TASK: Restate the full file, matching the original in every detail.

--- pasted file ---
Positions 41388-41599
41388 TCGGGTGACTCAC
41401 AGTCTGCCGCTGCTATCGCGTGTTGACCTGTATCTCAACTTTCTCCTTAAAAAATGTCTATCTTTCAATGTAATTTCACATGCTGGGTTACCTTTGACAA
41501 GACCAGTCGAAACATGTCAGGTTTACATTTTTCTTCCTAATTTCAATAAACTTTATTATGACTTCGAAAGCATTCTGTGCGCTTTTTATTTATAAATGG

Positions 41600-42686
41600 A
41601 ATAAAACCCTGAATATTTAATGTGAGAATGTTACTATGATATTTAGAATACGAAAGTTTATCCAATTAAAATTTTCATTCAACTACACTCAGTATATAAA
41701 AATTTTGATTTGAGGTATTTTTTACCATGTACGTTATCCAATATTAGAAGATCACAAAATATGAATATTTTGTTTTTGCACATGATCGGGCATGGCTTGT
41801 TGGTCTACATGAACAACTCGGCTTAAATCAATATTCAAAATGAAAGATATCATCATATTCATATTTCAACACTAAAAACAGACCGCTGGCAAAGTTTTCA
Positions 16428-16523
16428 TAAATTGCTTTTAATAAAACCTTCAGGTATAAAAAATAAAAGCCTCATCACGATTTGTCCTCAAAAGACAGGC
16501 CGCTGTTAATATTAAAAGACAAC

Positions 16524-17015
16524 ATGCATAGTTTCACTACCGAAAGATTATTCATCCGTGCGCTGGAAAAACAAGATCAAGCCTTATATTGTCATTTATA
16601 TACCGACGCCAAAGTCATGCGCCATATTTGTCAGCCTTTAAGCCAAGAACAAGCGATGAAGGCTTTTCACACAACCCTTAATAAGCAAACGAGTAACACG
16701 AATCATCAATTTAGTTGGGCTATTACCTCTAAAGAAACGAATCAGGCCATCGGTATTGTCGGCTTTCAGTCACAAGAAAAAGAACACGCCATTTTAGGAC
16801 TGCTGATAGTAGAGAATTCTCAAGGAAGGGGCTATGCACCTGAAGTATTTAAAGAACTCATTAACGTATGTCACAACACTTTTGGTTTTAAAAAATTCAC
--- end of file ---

Positions 41388-41599
41388 TCGGGTGACTCAC
41401 AGTCTGCCGCTGCTATCGCGTGTTGACCTGTATCTCAACTTTCTCCTTAAAAAATGTCTATCTTTCAATGTAATTTCACATGCTGGGTTACCTTTGACAA
41501 GACCAGTCGAAACATGTCAGGTTTACATTTTTCTTCCTAATTTCAATAAACTTTATTATGACTTCGAAAGCATTCTGTGCGCTTTTTATTTATAAATGG

Positions 41600-42686
41600 A
41601 ATAAAACCCTGAATATTTAATGTGAGAATGTTACTATGATATTTAGAATACGAAAGTTTATCCAATTAAAATTTTCATTCAACTACACTCAGTATATAAA
41701 AATTTTGATTTGAGGTATTTTTTACCATGTACGTTATCCAATATTAGAAGATCACAAAATATGAATATTTTGTTTTTGCACATGATCGGGCATGGCTTGT
41801 TGGTCTACATGAACAACTCGGCTTAAATCAATATTCAAAATGAAAGATATCATCATATTCATATTTCAACACTAAAAACAGACCGCTGGCAAAGTTTTCA
Positions 16428-16523
16428 TAAATTGCTTTTAATAAAACCTTCAGGTATAAAAAATAAAAGCCTCATCACGATTTGTCCTCAAAAGACAGGC
16501 CGCTGTTAATATTAAAAGACAAC

Positions 16524-17015
16524 ATGCATAGTTTCACTACCGAAAGATTATTCATCCGTGCGCTGGAAAAACAAGATCAAGCCTTATATTGTCATTTATA
16601 TACCGACGCCAAAGTCATGCGCCATATTTGTCAGCCTTTAAGCCAAGAACAAGCGATGAAGGCTTTTCACACAACCCTTAATAAGCAAACGAGTAACACG
16701 AATCATCAATTTAGTTGGGCTATTACCTCTAAAGAAACGAATCAGGCCATCGGTATTGTCGGCTTTCAGTCACAAGAAAAAGAACACGCCATTTTAGGAC
16801 TGCTGATAGTAGAGAATTCTCAAGGAAGGGGCTATGCACCTGAAGTATTTAAAGAACTCATTAACGTATGTCACAACACTTTTGGTTTTAAAAAATTCAC